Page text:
November 29, 1986
The sordid little story of the J & G Tavern in South Philadelphia carries with it a larger lesson concerning the Pennsylvania Liquor Control Board. It is this: The argument that the LCB is needed to control bars that become outrageously disruptive influences in their neighborhoods is a false one. The J & G case shows that the LCB can't control them - even when it does everything it can. We'll spare readers a reiteration of the tawdry details, recounted by neighbors, of the conduct connected with this bar, and merely give a partial list of the actions that have been taken by the LCB. The board has cited the bar at least 14 times since 1983 for violations of state laws.
June 26, 1987 |
With a legal deadline looming, officials of the state Liquor Control Board yesterday released a letter sent to all businesses regulated by the agency informing them that they would be "dry" in July if the LCB goes out of existence Wednesday. LCB spokesman Robert Ford said officials hoped the legislature would enact a pending bill extending the life of the agency and the State Store system before the deadline. Even with that hope, LCB officials felt compelled to notify about 21,500 businesses of their legal status if the agency expires, Ford said.
March 31, 1989 |
Six months after a gloomy financial forecast forced a series of cost- cutting moves, the state Liquor Control Board has shown a turnaround in profits, according to figures released this week. The LCB, which controls the wholesale and retail sale of all wine and liquor in Pennsylvania, reported that net income for a recent accounting period was nearly $900,000 ahead of a similar period a year ago. For the four-week period that ended March 7, the LCB showed net income of $837,370.
January 7, 2013 |
GIVING IN-HOUSE brands it never should have created prime selling locations in stores - an unfair edge over competing private brands - is another way that the Pennsylvania Liquor Control Board abuses its monopoly on wine and liquor sales. Documents obtained by the Trib via a state Right to Know Law request show the LCB's flagship in-house wine brand, TableLeaf, almost always gets the best sales positions on state-store floors and shelves. In 13 of TableLeaf's first 20 months on the market, it enjoyed one of the top five store spots for sales 17 times - more than any other brand.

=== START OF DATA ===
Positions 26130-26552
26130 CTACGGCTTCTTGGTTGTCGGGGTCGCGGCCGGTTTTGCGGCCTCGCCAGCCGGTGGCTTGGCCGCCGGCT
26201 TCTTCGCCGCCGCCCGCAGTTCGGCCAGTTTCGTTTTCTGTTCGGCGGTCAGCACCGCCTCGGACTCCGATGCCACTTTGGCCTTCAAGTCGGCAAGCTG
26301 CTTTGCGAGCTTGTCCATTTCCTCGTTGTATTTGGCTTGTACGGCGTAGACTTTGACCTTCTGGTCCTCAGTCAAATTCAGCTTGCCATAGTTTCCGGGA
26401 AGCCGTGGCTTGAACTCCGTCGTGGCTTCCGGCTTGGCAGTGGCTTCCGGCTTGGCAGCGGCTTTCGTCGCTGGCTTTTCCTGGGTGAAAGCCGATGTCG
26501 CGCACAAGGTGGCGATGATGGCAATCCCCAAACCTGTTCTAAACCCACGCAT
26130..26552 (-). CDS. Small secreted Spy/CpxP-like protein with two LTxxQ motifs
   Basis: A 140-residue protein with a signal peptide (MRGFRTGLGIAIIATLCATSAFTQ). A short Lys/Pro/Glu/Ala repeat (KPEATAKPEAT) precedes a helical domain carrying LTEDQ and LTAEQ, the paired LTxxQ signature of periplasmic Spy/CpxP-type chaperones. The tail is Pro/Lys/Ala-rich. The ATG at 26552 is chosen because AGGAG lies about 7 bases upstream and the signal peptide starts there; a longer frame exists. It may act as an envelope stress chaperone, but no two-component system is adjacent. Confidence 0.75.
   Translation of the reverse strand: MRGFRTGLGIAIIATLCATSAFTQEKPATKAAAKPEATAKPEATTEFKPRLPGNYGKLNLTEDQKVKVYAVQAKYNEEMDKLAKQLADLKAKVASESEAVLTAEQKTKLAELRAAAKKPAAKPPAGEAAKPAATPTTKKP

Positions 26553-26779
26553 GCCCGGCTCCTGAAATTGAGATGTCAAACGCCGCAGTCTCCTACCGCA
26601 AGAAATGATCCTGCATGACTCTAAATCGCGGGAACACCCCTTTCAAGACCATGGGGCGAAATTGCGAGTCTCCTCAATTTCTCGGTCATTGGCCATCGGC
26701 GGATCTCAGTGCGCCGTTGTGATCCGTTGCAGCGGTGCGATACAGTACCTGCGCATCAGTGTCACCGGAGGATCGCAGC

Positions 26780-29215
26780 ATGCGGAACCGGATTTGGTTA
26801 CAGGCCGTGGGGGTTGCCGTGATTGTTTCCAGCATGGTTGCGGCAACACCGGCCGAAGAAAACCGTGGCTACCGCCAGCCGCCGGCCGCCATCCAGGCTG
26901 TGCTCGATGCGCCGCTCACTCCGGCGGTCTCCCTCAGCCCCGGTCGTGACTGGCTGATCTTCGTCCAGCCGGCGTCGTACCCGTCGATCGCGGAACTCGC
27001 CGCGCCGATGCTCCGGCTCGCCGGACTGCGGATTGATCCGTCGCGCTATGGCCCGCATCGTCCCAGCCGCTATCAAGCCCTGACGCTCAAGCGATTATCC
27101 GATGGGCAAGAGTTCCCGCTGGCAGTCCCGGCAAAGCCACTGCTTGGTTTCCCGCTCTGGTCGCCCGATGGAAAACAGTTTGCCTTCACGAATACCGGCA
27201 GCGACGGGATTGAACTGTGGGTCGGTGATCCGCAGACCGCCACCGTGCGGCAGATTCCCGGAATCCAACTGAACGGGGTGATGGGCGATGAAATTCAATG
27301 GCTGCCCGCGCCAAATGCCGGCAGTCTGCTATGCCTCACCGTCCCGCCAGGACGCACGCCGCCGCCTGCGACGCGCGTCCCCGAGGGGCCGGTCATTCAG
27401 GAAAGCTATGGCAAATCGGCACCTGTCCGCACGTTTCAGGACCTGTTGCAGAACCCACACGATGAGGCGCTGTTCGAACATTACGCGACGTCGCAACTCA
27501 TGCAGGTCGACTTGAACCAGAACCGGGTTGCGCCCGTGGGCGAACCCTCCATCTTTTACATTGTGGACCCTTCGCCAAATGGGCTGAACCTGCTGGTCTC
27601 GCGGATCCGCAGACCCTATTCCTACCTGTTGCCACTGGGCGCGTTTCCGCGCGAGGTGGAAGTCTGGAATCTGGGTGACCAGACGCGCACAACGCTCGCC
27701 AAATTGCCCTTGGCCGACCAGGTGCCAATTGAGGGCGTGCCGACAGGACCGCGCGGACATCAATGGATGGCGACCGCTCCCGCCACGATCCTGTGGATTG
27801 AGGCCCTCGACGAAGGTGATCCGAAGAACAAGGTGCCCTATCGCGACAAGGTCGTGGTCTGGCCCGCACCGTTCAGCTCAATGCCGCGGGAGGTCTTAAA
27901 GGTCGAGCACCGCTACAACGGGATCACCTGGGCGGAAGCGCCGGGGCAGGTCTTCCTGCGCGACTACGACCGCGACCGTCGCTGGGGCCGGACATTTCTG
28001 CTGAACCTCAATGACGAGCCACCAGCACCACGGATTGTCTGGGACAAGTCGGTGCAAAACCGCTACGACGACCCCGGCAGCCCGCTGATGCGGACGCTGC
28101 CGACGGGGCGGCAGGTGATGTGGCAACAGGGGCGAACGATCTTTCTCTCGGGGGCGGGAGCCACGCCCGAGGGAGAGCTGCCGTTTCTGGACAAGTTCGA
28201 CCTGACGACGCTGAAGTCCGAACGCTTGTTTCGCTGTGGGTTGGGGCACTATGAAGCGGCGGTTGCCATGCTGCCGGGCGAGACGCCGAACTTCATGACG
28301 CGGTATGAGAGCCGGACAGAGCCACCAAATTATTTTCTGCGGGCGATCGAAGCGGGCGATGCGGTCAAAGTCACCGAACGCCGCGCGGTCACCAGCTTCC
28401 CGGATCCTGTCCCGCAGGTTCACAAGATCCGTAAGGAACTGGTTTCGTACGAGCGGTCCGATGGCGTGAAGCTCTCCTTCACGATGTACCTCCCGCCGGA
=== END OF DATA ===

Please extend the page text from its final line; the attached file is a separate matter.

December 10, 1991 |
From the Let's-Pat-Ourselves-on-the-Back Department, comes this: a report card on the state Liquor Control Board by, you guessed it, none other than the state Liquor Control Board. How did the student fare? You won't be surprised. "The results," says the report card's cover, "are impressive. " In what spokeswoman Donna Pinkham called a move to "clarify the misinformation that is out," the state-run liquor agency has drawn up a three-page brochure casting the LCB in rosy hues.
November 20, 1986 |
The state General Assembly remained deadlocked yesterday over the fate of the state Liquor Control Board, and Democratic Gov.-elect Robert P. Casey said he was not about to get in the middle. A bill that would extend the life of the LCB was passed, 158-40, by the Democrat-controlled House on Tuesday. But no action has been taken by the Senate, whose GOP leadership opposes an extension of the current system without changes. Leaders in the House and Senate reported late yesterday that there were no immediate prospects for a compromise on the future of the LCB, which could be forced to begin phasing out its operations in less than six weeks if no agreement is reached.
January 27, 1987 |
Gov. Casey said yesterday that he hoped a bipartisan compromise could end the dispute over the future of the state Liquor Control Board, which could be forced out of existence by June 30. Speaking at an impromptu news conference in the Capitol, Casey also said he would begin detailed work on a new state budget proposal this week. The governor, who took office last week, is scheduled to present a new budget package to the General Assembly on March 3. Casey said he was scheduled to begin a series of meetings today with Budget Secretary Michael M. Hershock.
November 28, 1986 |
Now that the Legislature has left town without resolving the fate of the Liquor Control Board, Gov. Thornburgh is going full speed ahead with his plan to divest. Opponents of Thornburgh's divestiture plan, including the union that represents state store clerks, predict the matter will end up in the courts with a legal battle over the constitutionality of the Sunset Review Act, the state law that allows the Legislature to terminate ineffective state agencies, boards and commissions.
July 15, 1992 |
It wasn't just the money or the E&D brandy Joe Brown wanted from the state liquor stores he robbed; he wanted revenge. Brown, 39, a construction worker, was denied a workman's compensation claim last year and was angry at the state. So, the prosecution said, Brown formed a robbery gang and targeted state stores. Yesterday, Brown, of Victoria Street near Elder, pleaded guilty to six of the 20 armed robberies he was accused of in exchange for an agreement with the district attorney to drop the other cases.
April 2, 1987 |
Without fanfare, Gov. Casey yesterday formally announced his plan to restructure the state Liquor Control Board. The key element in Casey's proposal is what it does not do: It leaves the much-criticized State Store system virtually unchanged. The changes Casey has proposed are relatively minor. His plan would replace the three-member, part-time LCB with a three-member, full-time Alcoholic Beverage Commission. And the enforcement of state liquor laws would be transferred from the LCB to the state police.